When you think about a ghost town, visions
might be invoked of a deserted Old West town where Wyatt Earp could have passed
through, or maybe you think about a recent news story of one of the empty - or nearly
so - newly constructed towns in some areas of China where a slowing economy has
put big plans on hold.
Believe it or not, there is a group of investors here
in America that plan to construct an entire 15 square mile city from the ground
up, complete with high-rise buildings, a shopping mall, urban areas, suburbs, an
airport and bus terminal, train tracks and paved roads, trees and parks, water and
wastewater facilities, an electrical grid, and virtually everything else you would
expect to find in a typical 20th century city with a population of around 35,000,
but nobody will ever live there.
People would only complicate matters by
necessitating planning for and compliance with crippling regulations and accommodations.
It sounds like the dream of a serious misanthrope. In reality, it is the perfect
environment for conducting large scale systems testing on everything from wireless
communications, to computer networking (including security), to biological and nuclear
emergency procedures, to smart power transmission schemes, to intelligent transportation,
and beyond. This is truly a first-ever, thinking-outside-of-the-box project that
hopes to attract corporate, university, and government customers who need to perform
experiments in real-world settings without the nuisance of real-world humans. Warm
bodies can be provided as needed, like movie lot extras.
This innovation is called the Center for Innovation,
Testing and Evaluation (CITE), and is the brainchild of a company named
Pegasus Global Holdings, LLC,
a private international technology development firm. I saw one of the partners,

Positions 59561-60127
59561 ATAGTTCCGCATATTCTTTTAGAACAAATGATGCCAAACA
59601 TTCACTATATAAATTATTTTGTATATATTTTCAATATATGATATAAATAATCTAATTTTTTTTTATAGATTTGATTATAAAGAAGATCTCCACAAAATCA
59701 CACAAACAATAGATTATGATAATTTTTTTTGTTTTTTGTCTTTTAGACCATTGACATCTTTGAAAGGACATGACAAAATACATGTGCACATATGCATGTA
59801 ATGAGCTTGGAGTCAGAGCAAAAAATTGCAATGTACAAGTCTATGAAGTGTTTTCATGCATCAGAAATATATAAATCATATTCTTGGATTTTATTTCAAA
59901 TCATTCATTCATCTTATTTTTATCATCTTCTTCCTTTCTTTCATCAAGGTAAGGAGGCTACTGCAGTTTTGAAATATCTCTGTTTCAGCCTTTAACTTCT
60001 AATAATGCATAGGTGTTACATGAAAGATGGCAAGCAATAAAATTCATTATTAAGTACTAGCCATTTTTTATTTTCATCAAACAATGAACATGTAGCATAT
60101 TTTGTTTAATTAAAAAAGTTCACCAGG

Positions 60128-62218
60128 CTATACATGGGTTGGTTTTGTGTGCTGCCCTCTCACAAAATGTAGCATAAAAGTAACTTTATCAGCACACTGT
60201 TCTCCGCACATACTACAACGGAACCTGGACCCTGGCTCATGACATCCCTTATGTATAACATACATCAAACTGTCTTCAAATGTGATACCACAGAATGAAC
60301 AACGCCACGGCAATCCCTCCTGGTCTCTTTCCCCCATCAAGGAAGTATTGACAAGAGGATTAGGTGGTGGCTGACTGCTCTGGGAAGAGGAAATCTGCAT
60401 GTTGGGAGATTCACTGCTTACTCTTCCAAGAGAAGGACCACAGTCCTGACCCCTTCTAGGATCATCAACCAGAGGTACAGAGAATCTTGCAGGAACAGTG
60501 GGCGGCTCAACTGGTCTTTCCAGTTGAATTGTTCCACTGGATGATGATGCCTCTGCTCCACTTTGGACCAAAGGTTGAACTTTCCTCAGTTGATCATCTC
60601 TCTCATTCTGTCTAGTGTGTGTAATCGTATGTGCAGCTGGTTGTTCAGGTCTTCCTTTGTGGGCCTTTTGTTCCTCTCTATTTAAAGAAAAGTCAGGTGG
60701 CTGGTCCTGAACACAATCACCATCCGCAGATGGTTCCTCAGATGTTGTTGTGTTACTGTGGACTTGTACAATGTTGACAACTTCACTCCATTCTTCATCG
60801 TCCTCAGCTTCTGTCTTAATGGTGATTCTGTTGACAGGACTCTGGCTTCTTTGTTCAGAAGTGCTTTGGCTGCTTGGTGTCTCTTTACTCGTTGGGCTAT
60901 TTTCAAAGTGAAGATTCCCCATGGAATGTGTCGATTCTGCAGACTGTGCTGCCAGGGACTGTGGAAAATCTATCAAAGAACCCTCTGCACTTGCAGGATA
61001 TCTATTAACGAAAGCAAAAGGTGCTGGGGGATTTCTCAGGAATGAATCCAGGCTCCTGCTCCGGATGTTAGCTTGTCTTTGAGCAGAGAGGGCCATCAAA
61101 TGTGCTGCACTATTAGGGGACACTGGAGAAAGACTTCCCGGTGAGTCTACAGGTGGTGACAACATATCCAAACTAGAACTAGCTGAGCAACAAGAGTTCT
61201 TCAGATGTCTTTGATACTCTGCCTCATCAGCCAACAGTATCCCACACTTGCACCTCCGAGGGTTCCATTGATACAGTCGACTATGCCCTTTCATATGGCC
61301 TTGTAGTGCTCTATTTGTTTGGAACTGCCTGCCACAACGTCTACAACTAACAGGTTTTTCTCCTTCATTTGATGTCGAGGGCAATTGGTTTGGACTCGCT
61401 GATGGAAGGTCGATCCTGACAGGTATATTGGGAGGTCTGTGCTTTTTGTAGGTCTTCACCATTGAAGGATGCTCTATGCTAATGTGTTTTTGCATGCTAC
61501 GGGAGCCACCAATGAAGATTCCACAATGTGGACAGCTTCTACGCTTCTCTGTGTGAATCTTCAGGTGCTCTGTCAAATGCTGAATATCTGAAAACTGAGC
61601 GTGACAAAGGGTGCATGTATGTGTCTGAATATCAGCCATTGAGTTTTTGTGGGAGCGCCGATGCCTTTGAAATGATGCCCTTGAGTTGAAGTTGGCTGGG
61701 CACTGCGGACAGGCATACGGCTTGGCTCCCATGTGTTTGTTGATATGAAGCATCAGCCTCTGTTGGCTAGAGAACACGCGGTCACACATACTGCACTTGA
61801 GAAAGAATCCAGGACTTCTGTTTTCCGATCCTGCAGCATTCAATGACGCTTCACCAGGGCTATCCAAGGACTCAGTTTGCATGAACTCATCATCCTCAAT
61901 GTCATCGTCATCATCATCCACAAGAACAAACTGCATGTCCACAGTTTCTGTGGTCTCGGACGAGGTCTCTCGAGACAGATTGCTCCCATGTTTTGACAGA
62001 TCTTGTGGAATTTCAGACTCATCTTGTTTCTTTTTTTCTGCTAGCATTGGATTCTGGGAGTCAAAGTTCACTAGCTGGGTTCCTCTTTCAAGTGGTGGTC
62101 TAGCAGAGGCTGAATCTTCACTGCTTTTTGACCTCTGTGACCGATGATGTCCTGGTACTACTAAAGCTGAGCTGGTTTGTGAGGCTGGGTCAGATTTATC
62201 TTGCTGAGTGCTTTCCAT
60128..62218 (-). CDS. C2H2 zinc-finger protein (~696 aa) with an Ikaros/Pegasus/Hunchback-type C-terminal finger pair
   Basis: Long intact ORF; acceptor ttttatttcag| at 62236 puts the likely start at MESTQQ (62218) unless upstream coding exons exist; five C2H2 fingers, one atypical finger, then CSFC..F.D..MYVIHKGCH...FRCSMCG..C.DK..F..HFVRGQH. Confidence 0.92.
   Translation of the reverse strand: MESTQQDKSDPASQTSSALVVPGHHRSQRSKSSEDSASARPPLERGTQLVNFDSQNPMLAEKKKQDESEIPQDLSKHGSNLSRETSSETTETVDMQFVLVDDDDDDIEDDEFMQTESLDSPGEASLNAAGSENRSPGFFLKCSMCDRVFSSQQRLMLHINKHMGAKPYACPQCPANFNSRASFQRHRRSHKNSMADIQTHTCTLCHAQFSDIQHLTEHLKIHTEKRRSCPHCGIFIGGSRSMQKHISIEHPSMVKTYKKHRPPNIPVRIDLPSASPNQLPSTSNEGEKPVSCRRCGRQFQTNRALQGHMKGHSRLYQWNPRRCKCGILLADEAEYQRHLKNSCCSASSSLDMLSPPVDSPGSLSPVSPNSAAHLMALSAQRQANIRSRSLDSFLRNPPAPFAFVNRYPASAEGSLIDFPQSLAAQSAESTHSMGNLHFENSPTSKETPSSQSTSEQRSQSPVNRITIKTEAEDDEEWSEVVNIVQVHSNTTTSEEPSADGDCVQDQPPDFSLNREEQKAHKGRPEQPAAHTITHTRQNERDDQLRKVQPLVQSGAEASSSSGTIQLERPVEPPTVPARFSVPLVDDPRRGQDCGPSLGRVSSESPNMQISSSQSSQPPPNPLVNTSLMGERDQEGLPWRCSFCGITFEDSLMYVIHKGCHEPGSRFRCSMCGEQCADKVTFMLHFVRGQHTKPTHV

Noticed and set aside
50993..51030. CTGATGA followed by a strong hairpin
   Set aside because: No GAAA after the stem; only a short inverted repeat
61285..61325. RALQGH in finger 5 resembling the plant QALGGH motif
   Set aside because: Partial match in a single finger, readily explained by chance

Bob Brunley, on a TV show talking about the plan, and decided it would be a good
subject to mention on RF Cafe. Bob said that CITE is modeled after Disney World,
where most of the maintenance and running of the facility is done underground (the
"magic"), and above ground is the "amusement park" where engineers and scientists
"play" with their products and systems. It will be located in Lea County, New Mexico
in the Southeast corner of the state.
A fully-equipped research campus will
be provided that will include "wet and dry lab modular research labs, support labs,
clean rooms, high-bay labs for fabrication, conferencing and meeting space, research
offices and campus administration." Temporary housing will be provided for research
teams. The establishment of permanent customer facilities will also be accommodated
for long-term tenants.
To further insulate itself from outside regulation,
CITE will be a privately-owned, privately-operated test and evaluation center. If
you anticipate the need for such a facility, you might want to contact someone at
Pegasus and get your reservation on the books. This could be big.
RF Cafe began life in 1996 as "RF Tools" in an AOL screen name web space totaling
2 MB. Its primary purpose was to provide me with ready access to commonly needed
formulas and reference material while performing my work as an RF system and circuit
design engineer. The World Wide Web (Internet) was largely an unknown entity at
the time and bandwidth was a scarce commodity. Dial-up modems blazed along at 14.4 kbps
while typing up your telephone line, and a nice lady's voice announced "You've Got
Mail" when a new message arrived...
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